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into others as full of hindrances. Some, after having been earnest with imperfect light, on gaining greater light, grow, not without cause, dissatisfied with their state. Others, again, from various causes, voluntary and involuntary, sometimes slacken their speed, or they fall into a scrupulous, fearful, and self-vexing mood, in which their very earnestness becomes a danger. If they had less fear, they would have less scruple, and more peace in God. Such people are very apt to use this complaint. They remember what they were; they feel what they are: it is as joy to heaviness, strength to weakness, the light of God's countenance to coldness and desolation. What, then, shall they do?
1. First, it is most necessary that they should learn to look out of themselves.
This sounds strange advice. How, then, they ask, can we examine our own hearts? And if we do not examine them, how shall we either correct our faults, or even know them? It is not to be denied that there is a difficulty in this. And yet we know that we may take a wise and sufficient care of our bodily health, without becoming fearful or fanciful, or, as we commonly say, valetudinarian. It all depends upon the manner and the tone of mind. We all know that fancies beget diseases, nay, are diseases in themselves. So it is
with the spiritual health. Self-examination will be healthy or unhealthy just as we make it. One person will use it with a perfect habit of self-forgetfulness, and another will be haunted by a perpetual self-contemplation.
There is no doubt that the habit of looking into ourselves, and dwelling upon ourselves, produces a train of spiritual evils, such as scruples, sadness, fearfulness, misgiving, doubting of God, shrinking, depression, despondency, weakness, religious egotism, and the like. For in truth, many look into themselves when they ought to be looking to the Sacrifice upon the cross.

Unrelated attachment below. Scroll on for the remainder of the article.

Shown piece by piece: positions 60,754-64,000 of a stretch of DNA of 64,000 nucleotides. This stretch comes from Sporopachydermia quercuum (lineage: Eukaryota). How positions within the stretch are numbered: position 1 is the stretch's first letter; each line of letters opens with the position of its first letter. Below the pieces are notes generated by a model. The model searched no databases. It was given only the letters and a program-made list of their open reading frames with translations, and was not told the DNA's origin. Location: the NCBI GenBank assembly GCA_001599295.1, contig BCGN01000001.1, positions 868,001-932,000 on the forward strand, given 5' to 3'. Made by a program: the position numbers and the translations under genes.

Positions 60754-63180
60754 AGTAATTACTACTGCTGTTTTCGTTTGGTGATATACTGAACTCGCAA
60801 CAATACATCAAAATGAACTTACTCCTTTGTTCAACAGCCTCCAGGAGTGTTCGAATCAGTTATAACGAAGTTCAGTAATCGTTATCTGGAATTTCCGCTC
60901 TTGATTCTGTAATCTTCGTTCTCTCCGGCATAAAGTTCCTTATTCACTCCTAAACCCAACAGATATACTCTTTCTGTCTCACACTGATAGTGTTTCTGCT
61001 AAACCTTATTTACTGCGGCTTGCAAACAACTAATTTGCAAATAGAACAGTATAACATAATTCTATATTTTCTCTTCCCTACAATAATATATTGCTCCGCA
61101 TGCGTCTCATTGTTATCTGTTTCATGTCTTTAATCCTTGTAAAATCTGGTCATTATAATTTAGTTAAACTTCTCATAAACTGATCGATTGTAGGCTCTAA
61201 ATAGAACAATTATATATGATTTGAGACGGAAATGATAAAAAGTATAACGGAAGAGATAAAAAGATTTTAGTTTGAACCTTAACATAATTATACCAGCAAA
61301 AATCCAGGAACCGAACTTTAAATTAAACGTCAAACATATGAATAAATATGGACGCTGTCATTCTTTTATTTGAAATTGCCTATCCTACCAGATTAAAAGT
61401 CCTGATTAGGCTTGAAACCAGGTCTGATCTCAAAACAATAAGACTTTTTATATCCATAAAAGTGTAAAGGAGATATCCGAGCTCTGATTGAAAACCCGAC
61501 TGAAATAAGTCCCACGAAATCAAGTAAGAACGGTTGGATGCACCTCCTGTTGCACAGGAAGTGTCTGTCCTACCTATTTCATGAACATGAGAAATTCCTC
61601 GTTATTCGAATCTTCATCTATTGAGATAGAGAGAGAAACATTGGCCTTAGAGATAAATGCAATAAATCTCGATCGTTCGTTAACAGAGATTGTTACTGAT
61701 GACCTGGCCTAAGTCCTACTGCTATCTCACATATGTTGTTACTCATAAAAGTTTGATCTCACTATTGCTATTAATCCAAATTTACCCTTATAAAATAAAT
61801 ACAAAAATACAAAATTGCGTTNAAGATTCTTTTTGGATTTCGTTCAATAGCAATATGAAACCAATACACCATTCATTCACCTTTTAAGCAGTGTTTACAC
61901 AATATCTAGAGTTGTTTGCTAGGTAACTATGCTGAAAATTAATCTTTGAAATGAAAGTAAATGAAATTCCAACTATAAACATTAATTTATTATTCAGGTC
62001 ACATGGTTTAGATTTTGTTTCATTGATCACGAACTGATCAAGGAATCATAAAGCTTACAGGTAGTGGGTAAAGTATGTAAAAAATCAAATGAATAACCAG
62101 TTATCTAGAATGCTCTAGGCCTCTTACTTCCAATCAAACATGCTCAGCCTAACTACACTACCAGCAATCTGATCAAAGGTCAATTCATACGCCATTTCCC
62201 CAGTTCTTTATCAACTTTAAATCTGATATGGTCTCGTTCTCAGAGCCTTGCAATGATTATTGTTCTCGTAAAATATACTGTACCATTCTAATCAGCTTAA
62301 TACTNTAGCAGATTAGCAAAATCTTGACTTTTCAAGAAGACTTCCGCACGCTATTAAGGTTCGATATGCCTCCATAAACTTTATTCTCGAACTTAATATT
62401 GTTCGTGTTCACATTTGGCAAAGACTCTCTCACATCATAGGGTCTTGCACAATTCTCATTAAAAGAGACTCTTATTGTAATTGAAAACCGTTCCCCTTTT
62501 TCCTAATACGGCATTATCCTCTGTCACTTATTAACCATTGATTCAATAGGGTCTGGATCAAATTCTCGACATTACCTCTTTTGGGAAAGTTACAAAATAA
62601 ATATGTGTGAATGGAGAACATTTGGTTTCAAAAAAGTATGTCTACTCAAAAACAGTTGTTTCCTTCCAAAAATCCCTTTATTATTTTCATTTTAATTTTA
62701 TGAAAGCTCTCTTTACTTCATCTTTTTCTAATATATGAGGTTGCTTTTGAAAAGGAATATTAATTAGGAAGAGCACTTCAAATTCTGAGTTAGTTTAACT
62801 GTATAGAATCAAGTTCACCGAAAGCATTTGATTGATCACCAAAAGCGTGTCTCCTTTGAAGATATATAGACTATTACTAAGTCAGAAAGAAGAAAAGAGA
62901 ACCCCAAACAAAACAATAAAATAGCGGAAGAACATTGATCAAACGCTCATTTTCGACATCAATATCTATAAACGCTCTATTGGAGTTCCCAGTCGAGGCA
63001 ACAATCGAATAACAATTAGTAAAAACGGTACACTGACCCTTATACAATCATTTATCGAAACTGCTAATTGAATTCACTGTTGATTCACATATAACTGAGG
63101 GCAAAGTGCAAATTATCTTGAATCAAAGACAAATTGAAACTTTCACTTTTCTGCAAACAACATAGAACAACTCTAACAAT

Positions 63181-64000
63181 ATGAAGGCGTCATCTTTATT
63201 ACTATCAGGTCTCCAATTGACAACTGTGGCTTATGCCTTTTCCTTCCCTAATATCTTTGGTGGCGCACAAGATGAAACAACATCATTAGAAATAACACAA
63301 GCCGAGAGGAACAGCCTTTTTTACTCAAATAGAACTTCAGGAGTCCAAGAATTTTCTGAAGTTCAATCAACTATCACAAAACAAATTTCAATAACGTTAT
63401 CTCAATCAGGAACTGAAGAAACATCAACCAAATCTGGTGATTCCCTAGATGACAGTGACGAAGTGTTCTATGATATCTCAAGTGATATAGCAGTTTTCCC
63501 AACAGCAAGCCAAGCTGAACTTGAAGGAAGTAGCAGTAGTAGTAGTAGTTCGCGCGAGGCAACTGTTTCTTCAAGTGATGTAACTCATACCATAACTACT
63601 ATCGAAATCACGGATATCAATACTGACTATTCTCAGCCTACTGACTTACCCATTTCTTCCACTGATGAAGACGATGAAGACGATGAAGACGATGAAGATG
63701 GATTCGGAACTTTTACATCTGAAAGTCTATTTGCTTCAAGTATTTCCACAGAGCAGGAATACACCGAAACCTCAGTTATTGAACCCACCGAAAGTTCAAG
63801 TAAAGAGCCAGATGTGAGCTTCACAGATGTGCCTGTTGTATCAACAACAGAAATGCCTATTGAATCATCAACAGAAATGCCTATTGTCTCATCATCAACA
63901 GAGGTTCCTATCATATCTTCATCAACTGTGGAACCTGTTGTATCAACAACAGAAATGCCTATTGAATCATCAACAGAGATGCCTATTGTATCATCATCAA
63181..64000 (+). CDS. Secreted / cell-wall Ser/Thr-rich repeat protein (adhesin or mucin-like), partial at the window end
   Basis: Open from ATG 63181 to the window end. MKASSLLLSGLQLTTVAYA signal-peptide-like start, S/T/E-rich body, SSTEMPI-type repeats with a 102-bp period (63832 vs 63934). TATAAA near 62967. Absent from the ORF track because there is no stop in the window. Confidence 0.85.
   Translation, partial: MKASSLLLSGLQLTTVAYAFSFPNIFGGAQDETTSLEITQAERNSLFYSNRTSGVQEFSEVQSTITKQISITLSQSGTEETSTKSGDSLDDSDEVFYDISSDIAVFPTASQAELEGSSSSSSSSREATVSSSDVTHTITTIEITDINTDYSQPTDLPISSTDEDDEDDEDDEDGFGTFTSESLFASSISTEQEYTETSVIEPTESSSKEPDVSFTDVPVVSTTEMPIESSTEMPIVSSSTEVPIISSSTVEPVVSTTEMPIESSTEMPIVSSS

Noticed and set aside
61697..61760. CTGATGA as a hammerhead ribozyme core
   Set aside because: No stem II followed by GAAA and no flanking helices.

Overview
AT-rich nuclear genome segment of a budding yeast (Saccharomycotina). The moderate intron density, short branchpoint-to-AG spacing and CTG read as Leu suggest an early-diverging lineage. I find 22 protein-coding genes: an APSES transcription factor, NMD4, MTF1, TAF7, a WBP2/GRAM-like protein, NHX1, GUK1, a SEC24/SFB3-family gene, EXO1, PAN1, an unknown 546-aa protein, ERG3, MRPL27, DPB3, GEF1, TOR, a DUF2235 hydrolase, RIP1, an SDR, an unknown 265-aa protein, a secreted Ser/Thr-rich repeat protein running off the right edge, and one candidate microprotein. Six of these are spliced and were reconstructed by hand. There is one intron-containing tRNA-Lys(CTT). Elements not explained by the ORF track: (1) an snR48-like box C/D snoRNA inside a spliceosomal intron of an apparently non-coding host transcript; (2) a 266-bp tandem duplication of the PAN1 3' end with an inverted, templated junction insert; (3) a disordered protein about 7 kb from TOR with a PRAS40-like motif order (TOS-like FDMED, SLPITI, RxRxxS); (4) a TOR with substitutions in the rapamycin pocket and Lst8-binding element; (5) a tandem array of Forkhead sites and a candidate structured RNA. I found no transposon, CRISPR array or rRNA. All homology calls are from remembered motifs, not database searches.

Some do so from want of faith, some from self-trusting, some from self-love, some from mere natural feelings, — from the simple emotions of flesh and blood, chafing at themselves, and resenting their own faults, forgetting what they are, and why redeemed. There is no doubt that much of the sadness and depression people indulge, has its root in self-love. They are vexed to find themselves such poor creatures after all. They have been aiming high, and their pride ill brooks such falls. They have been passing themselves off, at least in their own eyes, for mature and advanced Christians, and their vanity is mortified to find sins and follies of which even worldly people might be ashamed. Then they grow saddened, sullen with themselves, disheartened, and sensitive to every vexation. But it is not always for such reasons.